So why, exactly, does Starbucks continue to roll out these drinks? Because they’re a stroke of marketing genius. The Unicorn frappe, for instance, generated hundreds of thousands of Instagram hits, according to analysts, and opened up the coffee chain’s audience to people who have no interest in getting caffeinated. “The stuff of legend,” a trade magazine gushed. It’s unlikely its latest iteration will break through in quite the same way. But it could result in some old-fashioned returns on investment—generating a brief uptick in visitors for a chain that has been experiencing “anemic” traffic. For Starbucks, that might be worth the social media griping. 

The Tie-Dye Frappuccino, like its predecessors, is what’s known in the industry as a limited-time offer, commonly referred to as an LTO. A bizarre, out-there, blink-and-its-gone milkshake-like beverage might seem like an innovation, but it’s actually a time-honored, conventional way to stir up excitement, get some new customers, and spark sales before the end of a quarter. “It’s Marketing 101,” a fast-casual executive told QSR magazine. “Everyone has them in their toolbox and can pull them out when necessary.” 

LTOs make mundane fast food feel special again, a way to make boring corporate franchises the talk of the social media town.
Think of the McRib, which saunters in every year to a dedicated fanbase, attracting people who perhaps would never set foot in a McDonald’s. Or Burger King’s dollar tacos. Pickled fried chicken at KFC. An Arby’s sous vide duck sandwich. We could go on. While they’re a lot of work, the payoff can be big. The conventional wisdom is that LTOs are a key driver of foot traffic, which is everything when it comes to retail: Every second that someone’s in your store is an opportunity to sell them something they didn’t know they want.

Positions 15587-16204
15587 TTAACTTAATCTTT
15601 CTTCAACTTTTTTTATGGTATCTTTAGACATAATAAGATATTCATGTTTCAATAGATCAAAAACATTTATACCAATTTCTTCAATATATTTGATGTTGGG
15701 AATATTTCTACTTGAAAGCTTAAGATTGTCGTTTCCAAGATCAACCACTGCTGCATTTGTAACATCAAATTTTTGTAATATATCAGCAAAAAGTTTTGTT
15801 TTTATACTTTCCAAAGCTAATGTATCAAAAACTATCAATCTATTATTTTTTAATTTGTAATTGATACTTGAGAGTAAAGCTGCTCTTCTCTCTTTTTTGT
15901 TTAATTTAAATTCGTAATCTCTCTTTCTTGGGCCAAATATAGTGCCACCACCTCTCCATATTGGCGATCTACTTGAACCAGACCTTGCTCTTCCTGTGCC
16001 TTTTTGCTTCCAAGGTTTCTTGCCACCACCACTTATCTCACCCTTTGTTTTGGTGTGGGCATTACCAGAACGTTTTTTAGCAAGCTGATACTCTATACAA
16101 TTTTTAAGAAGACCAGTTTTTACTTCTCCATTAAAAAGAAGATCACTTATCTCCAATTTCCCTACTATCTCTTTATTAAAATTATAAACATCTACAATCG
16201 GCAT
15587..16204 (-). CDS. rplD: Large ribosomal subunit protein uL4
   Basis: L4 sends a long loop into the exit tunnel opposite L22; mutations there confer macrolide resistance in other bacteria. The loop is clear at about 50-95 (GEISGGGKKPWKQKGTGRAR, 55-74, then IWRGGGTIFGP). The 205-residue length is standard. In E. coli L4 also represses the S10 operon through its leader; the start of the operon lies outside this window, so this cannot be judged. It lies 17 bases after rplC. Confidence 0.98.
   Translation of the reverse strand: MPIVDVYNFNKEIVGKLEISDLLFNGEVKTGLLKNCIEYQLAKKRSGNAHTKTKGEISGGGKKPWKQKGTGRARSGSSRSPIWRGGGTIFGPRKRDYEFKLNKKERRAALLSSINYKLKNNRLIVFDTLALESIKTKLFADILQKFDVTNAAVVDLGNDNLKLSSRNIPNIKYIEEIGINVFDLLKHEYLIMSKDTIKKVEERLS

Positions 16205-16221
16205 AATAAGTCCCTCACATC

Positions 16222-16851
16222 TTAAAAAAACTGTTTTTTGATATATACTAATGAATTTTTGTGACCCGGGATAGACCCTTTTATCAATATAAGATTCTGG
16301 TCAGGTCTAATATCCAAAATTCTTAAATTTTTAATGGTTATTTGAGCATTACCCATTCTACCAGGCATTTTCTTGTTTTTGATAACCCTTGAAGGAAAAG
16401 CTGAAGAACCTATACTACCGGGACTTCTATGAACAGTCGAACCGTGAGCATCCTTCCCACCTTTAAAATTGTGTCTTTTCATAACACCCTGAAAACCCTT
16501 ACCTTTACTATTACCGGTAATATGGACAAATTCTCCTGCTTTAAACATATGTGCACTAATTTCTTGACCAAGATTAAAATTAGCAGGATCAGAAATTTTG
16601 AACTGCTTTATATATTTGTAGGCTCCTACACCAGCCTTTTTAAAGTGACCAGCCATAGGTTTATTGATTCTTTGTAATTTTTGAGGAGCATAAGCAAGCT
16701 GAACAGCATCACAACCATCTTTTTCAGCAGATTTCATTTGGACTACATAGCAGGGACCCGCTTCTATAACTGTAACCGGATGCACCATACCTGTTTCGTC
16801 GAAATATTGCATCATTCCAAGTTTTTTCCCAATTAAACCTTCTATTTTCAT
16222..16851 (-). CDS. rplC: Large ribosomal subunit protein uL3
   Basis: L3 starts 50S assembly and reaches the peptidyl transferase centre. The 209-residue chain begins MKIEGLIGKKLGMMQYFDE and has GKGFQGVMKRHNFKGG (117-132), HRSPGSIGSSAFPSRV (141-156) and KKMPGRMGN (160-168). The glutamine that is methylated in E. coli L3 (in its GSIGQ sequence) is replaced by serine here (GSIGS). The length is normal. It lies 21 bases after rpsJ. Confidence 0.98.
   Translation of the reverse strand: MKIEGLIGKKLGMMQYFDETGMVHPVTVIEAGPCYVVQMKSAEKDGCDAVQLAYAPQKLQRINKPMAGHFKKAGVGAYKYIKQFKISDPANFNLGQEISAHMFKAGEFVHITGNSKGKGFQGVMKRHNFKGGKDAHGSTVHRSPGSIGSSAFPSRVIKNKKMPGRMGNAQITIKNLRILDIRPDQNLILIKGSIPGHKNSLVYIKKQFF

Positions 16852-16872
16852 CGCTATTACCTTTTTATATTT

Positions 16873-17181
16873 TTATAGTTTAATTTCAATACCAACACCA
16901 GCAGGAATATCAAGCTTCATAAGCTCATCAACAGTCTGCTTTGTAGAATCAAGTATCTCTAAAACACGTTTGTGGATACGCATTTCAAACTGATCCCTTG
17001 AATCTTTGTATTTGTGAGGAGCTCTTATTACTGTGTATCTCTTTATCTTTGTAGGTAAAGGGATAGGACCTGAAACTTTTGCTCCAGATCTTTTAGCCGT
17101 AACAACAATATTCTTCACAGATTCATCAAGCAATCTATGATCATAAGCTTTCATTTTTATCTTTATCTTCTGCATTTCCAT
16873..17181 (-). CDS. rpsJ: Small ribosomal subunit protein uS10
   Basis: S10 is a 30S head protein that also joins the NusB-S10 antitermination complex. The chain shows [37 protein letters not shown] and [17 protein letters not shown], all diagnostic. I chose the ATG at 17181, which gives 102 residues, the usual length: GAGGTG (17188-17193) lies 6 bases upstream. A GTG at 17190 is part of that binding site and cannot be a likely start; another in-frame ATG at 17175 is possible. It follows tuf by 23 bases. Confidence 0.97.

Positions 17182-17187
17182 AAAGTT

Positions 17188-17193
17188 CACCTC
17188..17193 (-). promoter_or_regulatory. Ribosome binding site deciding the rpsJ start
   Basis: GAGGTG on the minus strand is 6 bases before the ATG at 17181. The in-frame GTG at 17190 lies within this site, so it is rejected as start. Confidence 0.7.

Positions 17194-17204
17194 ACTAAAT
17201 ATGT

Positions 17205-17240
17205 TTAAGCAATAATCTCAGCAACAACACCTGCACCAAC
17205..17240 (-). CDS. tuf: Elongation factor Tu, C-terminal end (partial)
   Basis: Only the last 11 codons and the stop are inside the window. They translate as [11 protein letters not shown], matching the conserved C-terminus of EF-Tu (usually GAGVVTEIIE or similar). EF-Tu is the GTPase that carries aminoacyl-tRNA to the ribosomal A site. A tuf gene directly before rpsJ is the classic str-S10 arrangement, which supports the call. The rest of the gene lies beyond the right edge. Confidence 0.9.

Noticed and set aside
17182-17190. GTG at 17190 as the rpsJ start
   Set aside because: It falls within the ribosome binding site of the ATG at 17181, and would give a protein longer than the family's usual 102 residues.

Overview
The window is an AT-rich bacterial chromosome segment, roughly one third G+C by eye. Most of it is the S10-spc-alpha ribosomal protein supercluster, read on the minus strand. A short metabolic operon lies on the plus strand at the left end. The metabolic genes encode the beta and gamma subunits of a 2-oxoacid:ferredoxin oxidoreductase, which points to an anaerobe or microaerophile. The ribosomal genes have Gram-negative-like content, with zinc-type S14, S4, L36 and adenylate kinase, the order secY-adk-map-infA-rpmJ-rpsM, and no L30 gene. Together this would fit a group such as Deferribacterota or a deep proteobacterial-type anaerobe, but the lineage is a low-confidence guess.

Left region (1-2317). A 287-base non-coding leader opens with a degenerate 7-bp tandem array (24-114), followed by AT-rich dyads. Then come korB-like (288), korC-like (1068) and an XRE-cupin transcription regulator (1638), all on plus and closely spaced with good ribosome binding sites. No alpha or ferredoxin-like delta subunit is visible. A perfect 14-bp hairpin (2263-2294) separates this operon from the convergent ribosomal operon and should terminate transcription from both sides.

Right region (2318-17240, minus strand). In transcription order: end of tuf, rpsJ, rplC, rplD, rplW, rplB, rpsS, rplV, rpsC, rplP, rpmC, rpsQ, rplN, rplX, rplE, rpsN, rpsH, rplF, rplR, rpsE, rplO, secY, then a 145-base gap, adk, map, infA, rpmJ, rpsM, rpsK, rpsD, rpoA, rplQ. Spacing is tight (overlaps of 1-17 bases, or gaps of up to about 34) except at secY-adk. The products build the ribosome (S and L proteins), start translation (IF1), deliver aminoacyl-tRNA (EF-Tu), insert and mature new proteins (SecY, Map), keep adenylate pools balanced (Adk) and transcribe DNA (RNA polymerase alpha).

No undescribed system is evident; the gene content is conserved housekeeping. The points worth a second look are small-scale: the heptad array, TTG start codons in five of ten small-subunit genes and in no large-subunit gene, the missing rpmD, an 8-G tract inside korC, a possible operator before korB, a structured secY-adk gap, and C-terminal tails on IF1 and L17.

In recent years, however, the ability of restaurants to convince customers to add another drink, or a side of fries, or whatever else, has been compromised. That’s because, these days, fewer and fewer diners are actually coming to restaurants—and it’s harder to sell customers on an impulse buy over an app. Restaurant delivery may seem like a boon, but industry insiders have noticed that its explosion has coincided with a slowdown in restaurant growth. Enter the LTO.

Will limited-edition nacho fries, firecracker burritos, and chaotically-hued beverages be enough to bring customers back into restaurants? The industry certainly seems to be staking its hopes on it: In the past five years, the number of limited-time offerings has exploded, increasing by 64 percent at the top chains, according to an industry survey

Maybe it doesn’t matter to Starbucks if special drinks cause chaos IRL. Ultimately, after the sugar rush wears off, there’s still the posts. LTOs make mundane fast food feel special again, a way for boring corporate franchises to become the talk of the social media town. As long as that’s true, we’re going to see many more food-as-event specials that are pretty and colorful and Instagrammable—whatever form that may be. Just don’t expect to see the same drink twice.

Also tagged


Sam Bloch is a contributing writer for The Counter, where he covers business, environment and culture. He has also written for The New York Times, L.A. Weekly, Places Journal, Art in America and other publications, and is currently working on his first book, a work of narrative nonfiction about shade, for Random House.